Charles Chauvel (filmmaker)

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Charles Chauvel (filmmaker)
Charles Chauvel (1897-1959).jpg
Charles Chauvel in 1936
Born Charles Edward Chauvel
(1897-10-07)7 October 1897
Warwick, Queensland, Australia
Died 11 November 1959(1959-11-11) (aged 62)
Castlecrag, Sydney, Australia
Occupation Film director, producer, screenwriter
Spouse(s) Elsa Chauvel (1927–1959) (his death)

Charles Edward Chauvel OBE (7 October 1897 – 11 November 1959) was an Australian filmmaker and nephew of Australian army General Sir Harry Chauvel. He is noted for making the films Forty Thousand Horsemen in 1940 and Jedda in 1955.

Early life[edit]

Charles Edward Chauvel was born on 7 October 1897 in Warwick, Queensland, the son of James Allan Chauvel and his wife Susan Isabella (nee Barnes), pioneer farmers in the Mutdapilly area.[1][2] He was the nephew of General Sir Harry Chauvel, Commander of the Australian Light Horse and later the Desert Mounted Corps in Palestine during World War I. His father, a grazier, at 53 also enlisted to serve in Palestine and Sinai in World War I. The Chauvels were descended from a French Huguenot family who fled France for England in 1685, and soon established a tradition of serving in the British army. The Australian Chauvels descended from a Charles Chauvel who retired from the Indian army to New South Wales in 1839 and was a pioneer in the New England region.

Chauvel was educated at the Normanby State School (now the Mutdapilly State School) and The Southport School in Queensland.[2] After leaving school, he worked on Queensland properties, and on his family property when his father was at war, before studying commercial art and taking drama classes in Sydney. He was fascinated by films and pestered a friend, showman Reginald "Snowy" Baker, to give him work as a production assistant; usually, he was the man in charge of the horses. He designed the St Aidan's Church of England in Mutdapilly in 1921 (the church closed in 1974 and is now used as a private residence).[2][3] He followed Baker to Hollywood in 1922, at his own expense, and spent some time as a jack of all trades including working as an extra, a lighting technician, a publicist, a stunt double and so on.

Career[edit]

Back in Australia after about a year, Chauvel obtained finance from Queensland businessmen and friends to make his first films The Moth of Moonbi and Greenhide. Both were romantic melodramas exploring a theme of the decadent city vs the authentic country. The Moth of Moonbi is a country girl who flutters to the city lights, loses her fortune, but eventually returns home and finds love with her father's trusty stockman. In Greenhide a city girl struggles to cope on a cattle station and gradually finds love with her polar opposite, an extremely taciturn bushman.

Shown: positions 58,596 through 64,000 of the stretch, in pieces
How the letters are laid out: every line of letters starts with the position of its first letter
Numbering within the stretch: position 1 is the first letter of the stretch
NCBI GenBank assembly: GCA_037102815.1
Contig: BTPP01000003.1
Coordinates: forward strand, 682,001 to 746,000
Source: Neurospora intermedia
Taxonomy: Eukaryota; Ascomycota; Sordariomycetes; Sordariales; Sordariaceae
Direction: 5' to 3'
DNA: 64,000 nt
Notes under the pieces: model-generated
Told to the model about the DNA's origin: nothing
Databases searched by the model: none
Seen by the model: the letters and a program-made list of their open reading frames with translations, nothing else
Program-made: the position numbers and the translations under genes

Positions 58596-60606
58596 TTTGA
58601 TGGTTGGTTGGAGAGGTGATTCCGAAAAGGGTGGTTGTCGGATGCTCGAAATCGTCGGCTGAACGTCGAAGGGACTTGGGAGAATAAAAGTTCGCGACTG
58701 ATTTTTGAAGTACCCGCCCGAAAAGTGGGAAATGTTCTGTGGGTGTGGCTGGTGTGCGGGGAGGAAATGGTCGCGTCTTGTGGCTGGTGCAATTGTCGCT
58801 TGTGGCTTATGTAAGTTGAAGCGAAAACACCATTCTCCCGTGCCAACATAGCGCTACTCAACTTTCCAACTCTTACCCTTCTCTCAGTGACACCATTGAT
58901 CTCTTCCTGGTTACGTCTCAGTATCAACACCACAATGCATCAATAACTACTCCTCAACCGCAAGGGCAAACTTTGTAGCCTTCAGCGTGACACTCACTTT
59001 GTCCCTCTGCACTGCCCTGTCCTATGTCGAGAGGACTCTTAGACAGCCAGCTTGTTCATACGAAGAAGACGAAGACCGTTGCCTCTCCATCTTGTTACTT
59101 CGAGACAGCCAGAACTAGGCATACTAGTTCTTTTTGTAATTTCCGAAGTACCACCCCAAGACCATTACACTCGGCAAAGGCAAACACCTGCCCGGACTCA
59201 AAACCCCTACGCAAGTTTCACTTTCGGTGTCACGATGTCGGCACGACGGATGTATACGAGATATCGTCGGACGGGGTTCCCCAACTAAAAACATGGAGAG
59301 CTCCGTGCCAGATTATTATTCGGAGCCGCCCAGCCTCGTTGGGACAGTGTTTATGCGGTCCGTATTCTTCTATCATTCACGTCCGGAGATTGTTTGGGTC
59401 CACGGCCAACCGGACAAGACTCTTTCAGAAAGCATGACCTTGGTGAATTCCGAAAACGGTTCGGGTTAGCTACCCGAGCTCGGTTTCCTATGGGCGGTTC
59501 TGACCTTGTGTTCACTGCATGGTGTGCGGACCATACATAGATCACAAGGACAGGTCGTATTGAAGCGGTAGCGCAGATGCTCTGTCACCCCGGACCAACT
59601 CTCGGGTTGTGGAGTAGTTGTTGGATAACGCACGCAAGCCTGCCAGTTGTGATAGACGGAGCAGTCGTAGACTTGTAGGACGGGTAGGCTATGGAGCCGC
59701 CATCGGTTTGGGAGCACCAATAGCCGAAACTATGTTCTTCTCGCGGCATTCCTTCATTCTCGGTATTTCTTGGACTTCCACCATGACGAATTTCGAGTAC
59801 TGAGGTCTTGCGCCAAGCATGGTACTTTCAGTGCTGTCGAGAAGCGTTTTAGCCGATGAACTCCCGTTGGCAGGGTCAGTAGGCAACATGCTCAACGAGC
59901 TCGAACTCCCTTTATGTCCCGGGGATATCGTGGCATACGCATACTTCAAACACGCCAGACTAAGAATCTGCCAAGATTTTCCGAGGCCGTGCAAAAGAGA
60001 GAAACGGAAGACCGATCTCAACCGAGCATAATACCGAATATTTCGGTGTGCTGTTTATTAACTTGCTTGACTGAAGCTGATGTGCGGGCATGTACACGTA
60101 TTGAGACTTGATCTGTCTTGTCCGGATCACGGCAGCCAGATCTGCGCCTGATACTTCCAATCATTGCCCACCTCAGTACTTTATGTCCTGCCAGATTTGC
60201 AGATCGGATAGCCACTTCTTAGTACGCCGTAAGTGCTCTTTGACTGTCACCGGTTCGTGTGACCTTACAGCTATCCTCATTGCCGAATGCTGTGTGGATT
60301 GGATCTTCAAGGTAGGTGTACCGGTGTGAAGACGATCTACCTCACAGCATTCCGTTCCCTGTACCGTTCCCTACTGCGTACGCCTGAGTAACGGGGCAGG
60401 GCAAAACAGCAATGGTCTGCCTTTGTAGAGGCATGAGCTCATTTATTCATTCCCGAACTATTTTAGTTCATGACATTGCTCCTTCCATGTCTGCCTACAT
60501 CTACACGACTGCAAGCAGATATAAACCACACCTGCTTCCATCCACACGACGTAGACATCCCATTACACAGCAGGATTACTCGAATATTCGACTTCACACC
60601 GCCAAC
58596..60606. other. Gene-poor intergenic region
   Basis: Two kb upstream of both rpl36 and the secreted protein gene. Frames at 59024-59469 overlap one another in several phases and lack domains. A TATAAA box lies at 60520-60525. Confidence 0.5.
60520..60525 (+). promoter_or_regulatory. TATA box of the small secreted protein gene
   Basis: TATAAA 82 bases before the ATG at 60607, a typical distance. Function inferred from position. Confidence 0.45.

The films were made in Harrisville near Brisbane, enlisting the locals as extras and using locations around his family property "Summerlands", near the edge of town. While making Greenhide he met Elsa May Wilcox (professional name Elsa Sylvaney), an actress, whom he married on 1927. After their marriage she traveled with him and assisted him on all his films. Both these silent films were released in 1926 and were reasonably successful in Australia. Unfortunately Chauvel could not arrange for the release of his silent movies in Hollywood because of the transition to sound.[4] He returned to Australia and worked as a cinema manager during the depression.[5]

1930s[edit]

In 1933 he made his first talkie: In the Wake of the Bounty starring Errol Flynn as Fletcher Christian before Flynn went on to Hollywood. The film mixed re-enactments with documentary, and focused not so much on the mutiny itself as on its consequences.[6] To provide a long postscript to the story of the mutiny, the Chauvels went to Pitcairn Island and shot interesting footage of the Bounty descendants, spending three months on the island. He also included footage of bare-breasted Tahitian dancers which caused a temporary problem with the censor.[6] The documentary parts were later edited out and used as promotional material for the 1935 Hollywood film about the mutiny.[7]

In 1935, Chauvel won a Commonwealth Government competition for Heritage which gave a panoramic view of Australian history. It begins with a character from the earliest days of white settlement (1788), following his struggles, his loves and his marriage, then skips to the modern generation, where a romance between descendants of the original characters completes a circle. The modern hero is struggling to run an outback cattle station, the modern heroine is an expert aviatrix.

In 1936 he made Uncivilised a "jungle story" filmed in Cape York.[5] Aimed at the U.S. market, it is the story of an upper class girl-reporter investigating the white leader of an aboriginal tribe.

International success[edit]

The outbreak of war meant that Chauvel turned to war-themed films, making Forty Thousand Horsemen, a tribute to the Australian Light Horse Brigade in Palestine in World War I, in the sand dunes at Cronulla. It was both a popular and critical success and was credited with boosting morale. It also launched the career of actor Chips Rafferty. He followed this with The Rats of Tobruk in 1944.[5] Both contributed to a classic Australian sense of identity.[5]

After the war he made a film about a pioneer family in Queensland, Sons of Matthew (1949), drawing on his own family history, and in 1955 made perhaps his best known film, Jedda. Jedda is a story of an Aboriginal baby girl raised by a white station owner and kept in ignorance of traditional ways, and the Aboriginal man who carries her off, even though this is a forbidden "wrong way" marriage, and brings tragedy to both of them.

Both films involved travel to remote areas and difficult conditions for filming, and are considered Chauvel's best works.[8][9] Jedda was the first Australian feature film made in colour, and had to be developed overseas as there were no colour processing facilities in Australia.[10] For Jedda, the Chauvels sought out Aboriginal people for the lead roles, and in Robert Tudawali, playing the male lead, they found someone with great natural ability. Both these films were made in a period when the Australian film industry had virtually collapsed, unable to compete with imported films.[10]

Final years and death[edit]